1. Cage homes are just one fascinating product of Hong Kong's unique composition and history. For more check out the full Vox Borders Hong Kong playlist here:

  2. It's that awesome capitalism working wonders for….. oh yeah the rich, powerful, and corporations. What about the average people of HK? Smh.

  3. 3 of the top 4, Hong Kong, Singapore, and New Zealand, are ex British colonies founded on basic British principles of law and and order, democracy, and the free market.

    Out of the top 8, Ireland at 6 has been heavily influenced by British modes of governance, then the United Kingdom itself is at number 8.

    Canada, another nation heavily influenced by British traditions and practices is at 9 too.

  4. Why dont you just stop having children and just caring about Humanity instead of actually respecting all the living beings there

  5. 1.the government needs selling lands in a expensive price to balance the low tax economy. 2. The HOT MONEY and the developers add more to the price for profit. 3.Neither of them wanna change this situation

  6. Shènmê….. I can’t believe that my country/neighbor is doing this, it’s been a long time since I came back there last time was when I was 6 years old……

  7. Singapore is already like this. Building bird houses for the citizens. While the important people live in huge bungalows. ITS JUST F-ED UP SYSTEM.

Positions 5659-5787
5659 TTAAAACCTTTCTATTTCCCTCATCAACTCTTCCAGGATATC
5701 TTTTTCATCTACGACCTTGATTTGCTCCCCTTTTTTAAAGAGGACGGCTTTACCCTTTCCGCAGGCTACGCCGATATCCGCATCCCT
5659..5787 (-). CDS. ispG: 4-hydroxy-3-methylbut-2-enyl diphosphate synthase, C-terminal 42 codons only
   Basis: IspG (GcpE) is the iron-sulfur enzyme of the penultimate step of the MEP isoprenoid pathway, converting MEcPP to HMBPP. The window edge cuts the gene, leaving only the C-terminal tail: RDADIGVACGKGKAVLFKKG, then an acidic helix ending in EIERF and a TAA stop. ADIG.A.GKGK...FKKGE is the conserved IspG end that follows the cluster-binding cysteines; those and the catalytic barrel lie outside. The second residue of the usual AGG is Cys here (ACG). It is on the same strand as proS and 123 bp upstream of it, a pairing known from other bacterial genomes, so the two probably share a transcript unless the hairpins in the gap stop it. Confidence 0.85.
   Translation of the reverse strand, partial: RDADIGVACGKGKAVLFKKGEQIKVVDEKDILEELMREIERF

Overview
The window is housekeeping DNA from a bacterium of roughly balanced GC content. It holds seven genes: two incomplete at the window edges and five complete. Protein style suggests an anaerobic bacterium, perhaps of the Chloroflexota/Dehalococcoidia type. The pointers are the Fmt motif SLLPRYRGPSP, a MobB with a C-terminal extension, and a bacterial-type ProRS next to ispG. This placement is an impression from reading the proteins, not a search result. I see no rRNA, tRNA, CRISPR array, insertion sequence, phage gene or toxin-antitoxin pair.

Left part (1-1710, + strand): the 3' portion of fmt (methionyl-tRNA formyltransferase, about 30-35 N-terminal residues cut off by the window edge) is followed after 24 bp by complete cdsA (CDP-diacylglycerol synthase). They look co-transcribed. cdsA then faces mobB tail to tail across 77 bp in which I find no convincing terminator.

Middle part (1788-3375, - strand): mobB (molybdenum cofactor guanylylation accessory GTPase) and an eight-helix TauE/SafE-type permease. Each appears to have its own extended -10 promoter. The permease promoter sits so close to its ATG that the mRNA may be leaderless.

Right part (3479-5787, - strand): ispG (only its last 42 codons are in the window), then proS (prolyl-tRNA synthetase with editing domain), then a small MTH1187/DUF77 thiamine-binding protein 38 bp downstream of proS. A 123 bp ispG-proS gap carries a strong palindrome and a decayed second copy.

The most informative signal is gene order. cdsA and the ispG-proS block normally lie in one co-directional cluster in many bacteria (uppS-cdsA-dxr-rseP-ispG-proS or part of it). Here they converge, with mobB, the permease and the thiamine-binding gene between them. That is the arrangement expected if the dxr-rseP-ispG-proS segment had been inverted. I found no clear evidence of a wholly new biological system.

8. id rather commit a crime and send to jail, that live in these cage homes. atlest in jail i can eat free food

  9. Strange, because without the people you have no market, the companies benefit from this whilst the person who cant afford to live in a house is working for that very same company that put them in that situation. Another example of humans just coping instead of acting!

  10. i have some hongkongnese relatives and i visit them almost every year. some of them live in a 3 bedrooms apartment, 2 bedrooms apartment so i think that’s normal. but i just found out they are superr rich a few years ago when my hongkongnese aunt told me that most of the residents live in a cage house. this is so heartbreaking..

  11. 不是喜欢市场经济么?优胜劣汰,赢者通吃,港废提升自己竞争力噻。有能力海景洋房,没能力棺材鸟笼很正常。

  12. How about instead of creating more housing, we reduce the population? You can either increase supply or reduce demand. Given the fact that this planet's resources are finite, reducing demand through population control is the only logical solution. We will hit 11 billion people by 2100, requiring the equivalent of 3 planets just to sustain us. That's just not going to happen.